Ghazal 56, Verse 4

{56,4}

tirii :taraf hai bah ;hasrat na:zaarah-e nargis
bah korii-e dil-o-chashm-e raqiib saa;Gar khe;Nch

1) toward you, with longing/sorrow, is the gaze/ogling of the narcissus
2) to/with the blindness of the heart and eye of the Rival, lift/draw a glass

Notes:

na:zaarah (or na:z:zaarah ) : 'Sight, view, look, show; inspection; --amorous glance, ogling'. (Platts p.1142)

Nazm:

That is, [the Rival is] the narcissus, who is looking toward you with longing. It means, why don't you go ahead and drink wine? Why do you fear the Rival, who is blind-hearted and blind-eyed? These two things have grown out of the narcissus's qualities-- one, that its eye is lightless; the second, that it is compared to a wine-flagon. (51)

== Nazm page 51

Bekhud Dihlavi:

He says, the narcissus is staring fixedly at your face with a look of longing. And for anyone to look at you in my presence is an expression of rivalry. But my Rival-- that is, the narcissus-- is blind both in heart and in eye. On this occasion for joy, you ought to drink wine. (96)

Bekhud Mohani:

The aspect of the narcissus is similar to that of a flagon, but its eye is lightless. Mentioning it on this occasion is inappropriate; it reduces the effect of the verse. (122)

Baqir:

[The commentator Sa'id says:] The narcissus is looking with great longing toward you, so drink a glass to the blindness of eye and heart of this rival of mine, so that he will become blind and the 'evil eye' will not affect you. (158)

FWP:

SETS
GAZE: {10,12}

The commentators take the narcissus to be the Rival in this verse. The narcissus is thought to have the ideal shape of an eye; it can be used to describe the beloved's eye. No doubt its eye is blind. So this reading is quite possible. You, the beloved, should drink a glass bah korii-e dil-o-chashm-e raqiib , 'to/with the blindness of heart and eye of the Rival'. Here the elegant multivalence arises: how to interpret bah ?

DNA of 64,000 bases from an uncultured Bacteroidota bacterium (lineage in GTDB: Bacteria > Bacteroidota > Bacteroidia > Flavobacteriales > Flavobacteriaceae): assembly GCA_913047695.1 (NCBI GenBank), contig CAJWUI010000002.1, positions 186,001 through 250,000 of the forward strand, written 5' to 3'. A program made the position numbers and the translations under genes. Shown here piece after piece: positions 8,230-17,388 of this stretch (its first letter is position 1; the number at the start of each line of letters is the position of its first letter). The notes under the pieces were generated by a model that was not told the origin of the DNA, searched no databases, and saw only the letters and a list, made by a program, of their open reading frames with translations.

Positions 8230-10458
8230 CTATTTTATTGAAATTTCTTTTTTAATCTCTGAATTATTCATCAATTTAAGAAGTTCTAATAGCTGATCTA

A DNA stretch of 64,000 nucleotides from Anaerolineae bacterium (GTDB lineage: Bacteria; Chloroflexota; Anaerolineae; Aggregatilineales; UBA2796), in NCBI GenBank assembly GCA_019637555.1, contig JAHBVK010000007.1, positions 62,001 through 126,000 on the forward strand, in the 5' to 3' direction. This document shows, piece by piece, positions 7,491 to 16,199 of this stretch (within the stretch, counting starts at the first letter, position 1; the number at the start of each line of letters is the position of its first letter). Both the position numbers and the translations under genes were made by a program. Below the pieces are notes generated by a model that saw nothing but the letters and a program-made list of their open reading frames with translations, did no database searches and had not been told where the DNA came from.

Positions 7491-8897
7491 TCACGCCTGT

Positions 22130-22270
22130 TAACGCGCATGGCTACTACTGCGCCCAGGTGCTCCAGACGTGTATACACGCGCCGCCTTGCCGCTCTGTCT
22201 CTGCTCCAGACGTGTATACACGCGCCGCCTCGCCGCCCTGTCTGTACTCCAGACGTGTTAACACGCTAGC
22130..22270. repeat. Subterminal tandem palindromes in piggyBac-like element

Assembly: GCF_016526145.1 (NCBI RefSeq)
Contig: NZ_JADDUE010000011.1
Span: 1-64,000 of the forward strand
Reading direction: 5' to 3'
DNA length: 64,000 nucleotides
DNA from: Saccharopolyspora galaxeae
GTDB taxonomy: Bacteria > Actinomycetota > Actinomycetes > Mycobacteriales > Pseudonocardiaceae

Three readings are presented by various commentators: 1) joyously drink to the Rival's manifest blindness (Bekhud Dihlavi); 2) freely drink because of the blindness, since the Rival can't see you (Nazm); or 3) drink as a form of protective curse, to ward off the evil eye (that might otherwise be invoked through such fixed staring) and to strike the Rival blind (Baqir). These simultaneous possibilities, all of them-- as usual in Ghalibian style-- quite appropriate, are the real heart of the verse.

A further consideration presents itself: the beloved is to drink to, or in connection with, the 'blindness of heart and eye' of the Rival-- and I'm not aware of any idea in the ghazal world that the narcissus is false, or morally dubious, such that it would be described as blind at heart. In fact by looking toward the beloved with longing, even though blind, the narcissus seems to be showing the behavior of a proper lover. In {181,5}, the narcissus even gets its sight restored. (And in {217,6x}, it uses its eye to give the hapless lover a hostile glare.)

So it's also attractive to consider the narcissus merely a suggestive evocation of the Rival, who is a real human being. When I see the blind eye of the narcissus turned toward you with apparent longing, I'm reminded of the Rival, who also stares at you so fixedly. Yet he's blind! He's blind not only of eye, but also of heart, and unworthy of your beauty. Since he's as blind as the narcissus and more so, let's drink a toast to his folly and frustration and (moral) blindness.